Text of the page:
Fashion

Nancy Pelosi, Respectfully Maintaining Her Own Image

U.S. House Speaker Nancy Pelosi enters inside the historic Ommayad Mosque during her tour of downtown Damascus, Syria
The House speaker came prepared to visit a Damascus mosque, wearing one of the many scarves she took on her Mideast trip. (Hussein Malla -- AP)

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By Robin Givhan
Washington Post Staff Writer
Friday, April 6, 2007

Over the past week, House Speaker Nancy Pelosi toured the Middle East with a congressional entourage and a generous collection of scarves. The scarves provided her with an additional bit of sartorial modesty when the situation required it and she was also able to use them to cover her head when protocol dictated -- such as when she visited the tomb of John the Baptist inside a mosque in Damascus and tied one around her head in the manner of a Hitchcock heroine.

Other Western women have visited the Middle East and have had to cover their heads, but they often looked as though that requirement came as a surprise and in a pinch they reached for the nearest available square of fabric. Being respectful demands a certain mindfulness in order not to look like one is wearing a tablecloth.

The point is not to have some glitzy bit of silk to cover the head -- being flashy would defeat the point. It is to avoid looking unprepared and awkward. Grabbing half-heartedly for the table linens may be following the letter of the cultural rules, but not the spirit. To some degree, it is reminiscent of when a man arrives for an event that requires business attire and he is wearing black walking shoes instead of dress ones. He gets a pass, but really, he should know better.

Pelosi's scarf collection included a red print style that she wore around her neck when she was in Jerusalem. In Syria and Saudi Arabia, she wore one dominated by yellow. And then while in Beirut, she had a blue scarf tied jauntily around the strap of her shoulder bag.

In each example, the scarf was incorporated into the day's wardrobe. One hesitates to say that she accessorized her ensembles with the scarves because that makes it sound as though their significance can be equated with a pair of earrings or a strand of pearls. They were more meaningful than that. They allowed her to be respectful of the day's hosts while maintaining her own public identity. She looked like herself and she maintained control of the visual message.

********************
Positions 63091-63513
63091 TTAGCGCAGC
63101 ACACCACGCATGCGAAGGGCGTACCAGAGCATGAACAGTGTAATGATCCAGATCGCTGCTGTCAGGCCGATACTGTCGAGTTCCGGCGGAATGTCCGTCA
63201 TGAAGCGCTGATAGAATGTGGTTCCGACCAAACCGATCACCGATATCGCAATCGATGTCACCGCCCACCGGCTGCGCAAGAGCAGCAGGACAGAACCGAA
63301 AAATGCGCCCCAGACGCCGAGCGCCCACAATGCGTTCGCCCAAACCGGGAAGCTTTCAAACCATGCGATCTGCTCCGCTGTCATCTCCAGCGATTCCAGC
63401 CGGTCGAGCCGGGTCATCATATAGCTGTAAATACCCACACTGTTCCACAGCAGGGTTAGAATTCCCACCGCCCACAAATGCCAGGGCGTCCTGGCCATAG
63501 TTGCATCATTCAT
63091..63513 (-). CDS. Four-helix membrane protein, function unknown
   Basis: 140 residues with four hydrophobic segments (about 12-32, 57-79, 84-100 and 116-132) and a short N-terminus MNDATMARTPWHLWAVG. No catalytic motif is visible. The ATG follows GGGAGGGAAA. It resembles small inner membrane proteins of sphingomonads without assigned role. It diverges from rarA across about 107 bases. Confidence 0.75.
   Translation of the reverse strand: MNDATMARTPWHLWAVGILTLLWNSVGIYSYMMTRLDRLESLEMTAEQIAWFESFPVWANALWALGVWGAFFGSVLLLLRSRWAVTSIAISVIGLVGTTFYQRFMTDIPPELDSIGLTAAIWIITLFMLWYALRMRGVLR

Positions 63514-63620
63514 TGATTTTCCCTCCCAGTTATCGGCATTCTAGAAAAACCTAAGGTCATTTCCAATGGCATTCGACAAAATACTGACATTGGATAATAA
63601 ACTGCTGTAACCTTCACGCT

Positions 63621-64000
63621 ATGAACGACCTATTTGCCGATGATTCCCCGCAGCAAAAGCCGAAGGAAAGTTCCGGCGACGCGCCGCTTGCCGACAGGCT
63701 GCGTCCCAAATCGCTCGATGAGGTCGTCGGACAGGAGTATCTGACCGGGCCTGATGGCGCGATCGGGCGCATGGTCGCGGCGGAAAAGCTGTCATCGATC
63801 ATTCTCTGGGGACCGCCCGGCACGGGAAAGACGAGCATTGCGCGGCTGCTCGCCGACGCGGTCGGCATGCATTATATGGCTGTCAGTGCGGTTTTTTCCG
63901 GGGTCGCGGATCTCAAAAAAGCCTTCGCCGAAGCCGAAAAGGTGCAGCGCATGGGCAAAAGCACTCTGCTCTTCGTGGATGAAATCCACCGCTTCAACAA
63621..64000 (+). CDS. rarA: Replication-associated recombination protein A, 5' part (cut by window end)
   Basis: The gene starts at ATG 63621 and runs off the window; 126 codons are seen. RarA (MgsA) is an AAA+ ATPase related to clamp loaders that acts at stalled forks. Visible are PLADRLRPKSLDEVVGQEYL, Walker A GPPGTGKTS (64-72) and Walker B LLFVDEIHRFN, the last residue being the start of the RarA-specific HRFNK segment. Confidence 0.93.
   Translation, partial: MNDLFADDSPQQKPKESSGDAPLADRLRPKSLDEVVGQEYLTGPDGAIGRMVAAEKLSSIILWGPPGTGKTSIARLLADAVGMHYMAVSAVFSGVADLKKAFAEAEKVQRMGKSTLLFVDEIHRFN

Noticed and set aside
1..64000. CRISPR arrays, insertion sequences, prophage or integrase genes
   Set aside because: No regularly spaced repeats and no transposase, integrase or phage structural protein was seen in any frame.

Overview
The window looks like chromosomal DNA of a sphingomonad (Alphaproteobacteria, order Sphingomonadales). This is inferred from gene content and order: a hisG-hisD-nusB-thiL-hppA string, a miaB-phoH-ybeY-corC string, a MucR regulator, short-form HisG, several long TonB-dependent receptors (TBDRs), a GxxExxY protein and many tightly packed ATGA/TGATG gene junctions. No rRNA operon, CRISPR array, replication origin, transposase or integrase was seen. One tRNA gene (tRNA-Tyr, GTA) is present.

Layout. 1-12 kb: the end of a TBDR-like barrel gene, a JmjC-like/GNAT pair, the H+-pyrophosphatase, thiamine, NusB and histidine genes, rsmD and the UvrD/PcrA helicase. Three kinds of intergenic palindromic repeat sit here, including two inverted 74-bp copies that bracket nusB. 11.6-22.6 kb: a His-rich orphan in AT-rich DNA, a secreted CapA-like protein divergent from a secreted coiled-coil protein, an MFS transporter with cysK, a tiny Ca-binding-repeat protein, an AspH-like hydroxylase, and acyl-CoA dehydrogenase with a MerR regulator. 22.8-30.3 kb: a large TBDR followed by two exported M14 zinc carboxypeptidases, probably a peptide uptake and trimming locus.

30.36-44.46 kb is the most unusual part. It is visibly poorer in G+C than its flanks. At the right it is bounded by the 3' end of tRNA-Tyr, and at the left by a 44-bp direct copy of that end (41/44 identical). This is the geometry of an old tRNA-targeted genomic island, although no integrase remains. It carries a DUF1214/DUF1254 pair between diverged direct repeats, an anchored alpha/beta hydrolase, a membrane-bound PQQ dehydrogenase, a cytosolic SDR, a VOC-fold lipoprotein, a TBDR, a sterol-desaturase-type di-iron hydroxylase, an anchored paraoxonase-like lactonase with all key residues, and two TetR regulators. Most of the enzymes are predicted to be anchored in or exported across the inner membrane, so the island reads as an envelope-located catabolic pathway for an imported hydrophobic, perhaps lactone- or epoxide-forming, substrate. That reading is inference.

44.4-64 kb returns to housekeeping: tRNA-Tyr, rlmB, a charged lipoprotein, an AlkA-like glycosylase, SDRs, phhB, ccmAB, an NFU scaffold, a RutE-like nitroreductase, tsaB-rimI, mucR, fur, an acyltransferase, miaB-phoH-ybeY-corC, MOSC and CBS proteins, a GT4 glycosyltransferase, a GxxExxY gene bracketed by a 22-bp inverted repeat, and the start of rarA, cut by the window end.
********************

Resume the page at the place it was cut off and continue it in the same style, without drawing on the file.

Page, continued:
There are few images more discomforting than public figures thrust into foreign cultures and required to wear the host's traditional attire. Almost without exception the visitors tend to look smaller and more vulnerable. They evoke the uneasiness of children who have been dressed by a parent, teacher, minister or other authority figure. Wearing something unfamiliar or inappropriate in a public forum has a way of deflating even the most pompous figures. Their body language communicates their uneasiness. Our eyes register the sight as jarring.

One such searing image was captured in November, when world leaders including President Bush, Russia's Vladimir Putin, Canada's Stephen Harper and Chile's Michelle Bachelet gathered for the Asia-Pacific Economic Cooperation summit in Hanoi. During the conference, the group was photographed dressed in traditional Vietnamese costumes. They all looked, if not like they wanted to be somewhere else, at least like they wanted to be wearing something else.

Everyone has tools they rely on to help them look as dignified as they feel. Take away those aides and it can be more difficult to maintain one's bearing.

Clothing can evoke authority, but at the most basic level it is an expression of control. Prison coveralls wrest autonomy from convicts. School uniforms attempt to level the playing field so that no clique can dominate the student body. In both cases, individuals fight to reclaim a sense of self, whether by shortening the hem of a skirt or accessorizing the body with tattoos.

When the recently released British detainees were trotted in front of the media in Iran, the men were not in the uniform of their country, which would have been a reminder of their international stature, but rather in look-alike shabby suits and no ties. They were dressed in the image of Iran's president, Mahmoud Ahmadinejad.

Western mufti was appropriated and served as a stand-in for an emasculating uniform, making the seamen appear small and uncertain. The lone woman looked like she had been overpowered by someone else's cultural traditions.

Pelosi, with her carefully coordinated scarves, respected her foreign surroundings without ceding any control. She assiduously avoided leaving a trail of cringe-inducing photographs in which she looked so uncomfortable she might as well have been dressed in a coat of porcupine quills. Her multipurpose, culturally adaptable scarves underscored the reality that sometimes it not only matters who you are, but also what you wear.


© 2007 The Washington Post Company

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